The opinion of the court was delivered by: SMITH
James E. Ireson ("Plaintiff") seeks review of the decision of the Secretary of Health and Human Services ("Secretary")
to uphold the Social Security Administration's (SSA) reduction of plaintiff's Supplemental Security Income (SSI) benefits in accordance with California's state-wide reduction of its state supplementary payment (SSP). Plaintiff raises three issues on review: 1) whether plaintiff was denied due process because he did not receive adequate notice of California's agreement with SSA and California's authority to change its SSP rate; 2) whether plaintiff was denied due process because the administrative hearing he received was not meaningful; and 3) whether SSA's reduction of plaintiff's benefits beginning in November 1992 was improper given that plaintiff appealed SSA's decision within ten days. For the reasons stated below, the Court finds that plaintiff's claims are without merit.
Plaintiff is disabled and is dependent on the income he receives from SSA. On September 28, 1992, plaintiff received a Notice of Planned Action ("Notice") which informed him that California has instructed SSA to reduce the amount California pays its residents under the SSI program. Transcript ("Tr.") 18. The Notice notified plaintiff that his California State payment amount would be lowered beginning November 1992 and noted the amount plaintiff would receive each month. Id. Additionally, the Notice informed plaintiff that he had the right to appeal the decision and explained when and how he should proceed with an appeal. Tr. 19. The notice also informed plaintiff that if he appealed within 10 days of receiving the Notice, SSA would not change the amount he got paid until a decision was made on review. Id.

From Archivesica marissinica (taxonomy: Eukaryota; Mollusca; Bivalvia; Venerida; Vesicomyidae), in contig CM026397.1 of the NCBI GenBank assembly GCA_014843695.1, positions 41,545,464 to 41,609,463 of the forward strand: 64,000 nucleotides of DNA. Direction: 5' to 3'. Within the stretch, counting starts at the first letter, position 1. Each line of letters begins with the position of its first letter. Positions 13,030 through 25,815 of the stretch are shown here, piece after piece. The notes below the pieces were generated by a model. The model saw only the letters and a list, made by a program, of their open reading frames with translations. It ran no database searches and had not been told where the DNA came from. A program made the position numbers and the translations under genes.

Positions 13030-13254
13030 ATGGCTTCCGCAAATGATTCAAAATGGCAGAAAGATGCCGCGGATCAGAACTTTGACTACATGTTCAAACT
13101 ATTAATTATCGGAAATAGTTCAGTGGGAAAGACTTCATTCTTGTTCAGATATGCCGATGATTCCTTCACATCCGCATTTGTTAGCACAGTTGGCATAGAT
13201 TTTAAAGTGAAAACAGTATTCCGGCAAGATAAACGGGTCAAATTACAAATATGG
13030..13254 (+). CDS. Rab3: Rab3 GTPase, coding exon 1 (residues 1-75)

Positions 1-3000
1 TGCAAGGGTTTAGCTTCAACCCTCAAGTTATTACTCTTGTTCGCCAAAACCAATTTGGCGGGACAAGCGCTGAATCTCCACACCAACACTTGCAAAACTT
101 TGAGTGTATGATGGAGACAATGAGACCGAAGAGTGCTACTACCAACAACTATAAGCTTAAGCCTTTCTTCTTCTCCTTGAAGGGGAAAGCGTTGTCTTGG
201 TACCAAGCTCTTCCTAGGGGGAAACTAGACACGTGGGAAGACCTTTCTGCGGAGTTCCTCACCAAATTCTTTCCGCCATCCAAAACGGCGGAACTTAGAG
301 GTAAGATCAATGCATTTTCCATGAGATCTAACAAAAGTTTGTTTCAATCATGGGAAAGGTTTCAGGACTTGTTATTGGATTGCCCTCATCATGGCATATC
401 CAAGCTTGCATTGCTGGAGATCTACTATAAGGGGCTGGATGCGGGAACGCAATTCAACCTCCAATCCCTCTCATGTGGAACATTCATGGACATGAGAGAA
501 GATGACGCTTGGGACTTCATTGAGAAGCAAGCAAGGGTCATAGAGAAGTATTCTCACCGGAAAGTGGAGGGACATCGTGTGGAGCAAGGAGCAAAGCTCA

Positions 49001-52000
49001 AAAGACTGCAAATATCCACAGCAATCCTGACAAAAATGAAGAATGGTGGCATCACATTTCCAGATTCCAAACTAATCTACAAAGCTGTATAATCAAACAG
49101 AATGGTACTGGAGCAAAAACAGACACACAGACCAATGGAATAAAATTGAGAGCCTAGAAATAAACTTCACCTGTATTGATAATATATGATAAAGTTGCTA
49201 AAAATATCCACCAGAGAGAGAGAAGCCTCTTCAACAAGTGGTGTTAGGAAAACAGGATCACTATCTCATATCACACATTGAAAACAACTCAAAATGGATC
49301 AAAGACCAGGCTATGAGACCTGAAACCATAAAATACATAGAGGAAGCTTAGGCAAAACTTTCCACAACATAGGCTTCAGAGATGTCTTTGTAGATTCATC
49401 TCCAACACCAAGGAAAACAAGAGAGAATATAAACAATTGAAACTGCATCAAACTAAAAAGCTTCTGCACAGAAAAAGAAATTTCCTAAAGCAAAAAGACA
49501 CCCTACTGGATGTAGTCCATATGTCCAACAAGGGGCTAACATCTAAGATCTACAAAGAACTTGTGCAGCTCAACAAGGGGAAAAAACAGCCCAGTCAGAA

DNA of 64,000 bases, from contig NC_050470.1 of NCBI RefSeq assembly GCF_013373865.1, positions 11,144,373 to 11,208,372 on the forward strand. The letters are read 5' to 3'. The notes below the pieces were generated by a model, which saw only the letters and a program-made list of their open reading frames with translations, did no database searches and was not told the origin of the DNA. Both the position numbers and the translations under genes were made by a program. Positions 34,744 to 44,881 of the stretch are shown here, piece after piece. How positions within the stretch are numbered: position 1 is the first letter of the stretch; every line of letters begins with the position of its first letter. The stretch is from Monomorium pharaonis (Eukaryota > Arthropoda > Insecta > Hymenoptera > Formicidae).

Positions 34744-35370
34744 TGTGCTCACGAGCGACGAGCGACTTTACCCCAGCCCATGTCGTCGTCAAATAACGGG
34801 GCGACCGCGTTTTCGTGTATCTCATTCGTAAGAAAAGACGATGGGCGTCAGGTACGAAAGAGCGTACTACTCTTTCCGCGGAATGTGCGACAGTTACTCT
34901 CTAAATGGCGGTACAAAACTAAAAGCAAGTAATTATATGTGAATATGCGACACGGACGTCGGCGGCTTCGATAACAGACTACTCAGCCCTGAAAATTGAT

On October 29, 1992, plaintiff's friend and non-attorney representative, Mark Kast ("Kast"), wrote to SSA requesting that SSA increase its payment of SSI benefits to plaintiff. Tr. 25. Kast also requested further documentation relating to California's instruction and authority to reduce its SSP rate. Id.
On November 10, 1992, plaintiff filed a "Request for Hearing" by an administrative law judge (ALJ). Tr. 22. The Chief ALJ responded in a letter on January 7, 1993, stating that there were no legal or factual questions in dispute that could be resolved by an ALJ. Tr. 26.
On January 19, 1993, plaintiff requested an oral hearing with an ALJ. Tr. 27. A hearing was held before ALJ Dorothy Hamlet on April 2, 1993 at which plaintiff asserted that his right to procedural due process had been violated because he was not given a meaningful forum in which to appeal the State of California's decision and because he never received adequate notice of California's agreement with SSA or any evidence that his reductions were computed correctly. Tr. 49, 57.
In response to the reduction of plaintiff's SSI benefits, ALJ Hamlet informed plaintiff that SSA had no jurisdiction to restore California's SSP cuts. Tr. 49. She also opined that there was no lack of due process because the decision to cut California's SSP was a State legislative decision. Tr. 58.
Subsequently, plaintiff requested review of ALJ Hamlet's decision. Prior to the review, on March 23, 1994, SSA's Hearings and Appeals Analyst wrote plaintiff a letter informing him that he could obtain a copy of the agreement between SSA and California regarding state supplementation of SSI benefits from plaintiff's servicing social security office. Tr. 5.
On July 14, 1994, after considering plaintiff's request for review, the Appeals Council concluded that there was no basis for granting plaintiff's request and affirmed ALJ Hamlet's decision. Tr. 3.
Plaintiff now seeks judicial review of the Secretary's decision pursuant to 42 U.S.C. § 405(g). The parties have filed cross-motions for summary judgment pursuant to Fed. R. Civ. P. 56. As an alternative, defendant moves to dismiss for failure to state a claim ...